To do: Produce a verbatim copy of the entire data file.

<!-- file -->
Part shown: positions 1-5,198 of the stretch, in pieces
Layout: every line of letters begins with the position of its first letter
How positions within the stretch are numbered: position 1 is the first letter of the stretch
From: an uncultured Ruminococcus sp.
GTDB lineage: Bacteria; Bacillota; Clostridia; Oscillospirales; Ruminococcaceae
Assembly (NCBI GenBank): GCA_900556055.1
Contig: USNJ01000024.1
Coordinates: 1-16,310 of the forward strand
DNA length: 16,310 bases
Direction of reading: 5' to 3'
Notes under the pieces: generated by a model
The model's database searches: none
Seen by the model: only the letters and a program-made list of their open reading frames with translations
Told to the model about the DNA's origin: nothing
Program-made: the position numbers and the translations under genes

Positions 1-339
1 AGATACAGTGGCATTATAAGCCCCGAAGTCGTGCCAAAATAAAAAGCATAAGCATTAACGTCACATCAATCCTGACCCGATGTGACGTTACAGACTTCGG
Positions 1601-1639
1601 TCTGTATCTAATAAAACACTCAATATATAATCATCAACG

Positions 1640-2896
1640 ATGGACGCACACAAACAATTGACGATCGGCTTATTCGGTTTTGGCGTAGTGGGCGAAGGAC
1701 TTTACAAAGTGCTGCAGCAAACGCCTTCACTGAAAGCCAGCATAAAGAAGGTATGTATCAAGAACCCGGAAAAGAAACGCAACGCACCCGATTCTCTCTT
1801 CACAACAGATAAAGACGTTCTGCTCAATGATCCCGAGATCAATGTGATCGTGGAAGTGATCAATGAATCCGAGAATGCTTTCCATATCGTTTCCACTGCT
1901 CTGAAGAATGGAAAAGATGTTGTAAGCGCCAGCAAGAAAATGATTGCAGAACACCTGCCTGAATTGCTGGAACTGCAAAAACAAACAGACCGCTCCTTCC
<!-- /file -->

Part shown: positions 1-5,198 of the stretch, in pieces
Layout: every line of letters begins with the position of its first letter
How positions within the stretch are numbered: position 1 is the first letter of the stretch
From: an uncultured Ruminococcus sp.
GTDB lineage: Bacteria; Bacillota; Clostridia; Oscillospirales; Ruminococcaceae
Assembly (NCBI GenBank): GCA_900556055.1
Contig: USNJ01000024.1
Coordinates: 1-16,310 of the forward strand
DNA length: 16,310 bases
Direction of reading: 5' to 3'
Notes under the pieces: generated by a model
The model's database searches: none
Seen by the model: only the letters and a program-made list of their open reading frames with translations
Told to the model about the DNA's origin: nothing
Program-made: the position numbers and the translations under genes

Positions 1-339
1 AGATACAGTGGCATTATAAGCCCCGAAGTCGTGCCAAAATAAAAAGCATAAGCATTAACGTCACATCAATCCTGACCCGATGTGACGTTACAGACTTCGG
Positions 1601-1639
1601 TCTGTATCTAATAAAACACTCAATATATAATCATCAACG

Positions 1640-2896
1640 ATGGACGCACACAAACAATTGACGATCGGCTTATTCGGTTTTGGCGTAGTGGGCGAAGGAC
1701 TTTACAAAGTGCTGCAGCAAACGCCTTCACTGAAAGCCAGCATAAAGAAGGTATGTATCAAGAACCCGGAAAAGAAACGCAACGCACCCGATTCTCTCTT
1801 CACAACAGATAAAGACGTTCTGCTCAATGATCCCGAGATCAATGTGATCGTGGAAGTGATCAATGAATCCGAGAATGCTTTCCATATCGTTTCCACTGCT
1901 CTGAAGAATGGAAAAGATGTTGTAAGCGCCAGCAAGAAAATGATTGCAGAACACCTGCCTGAATTGCTGGAACTGCAAAAACAAACAGACCGCTCCTTCC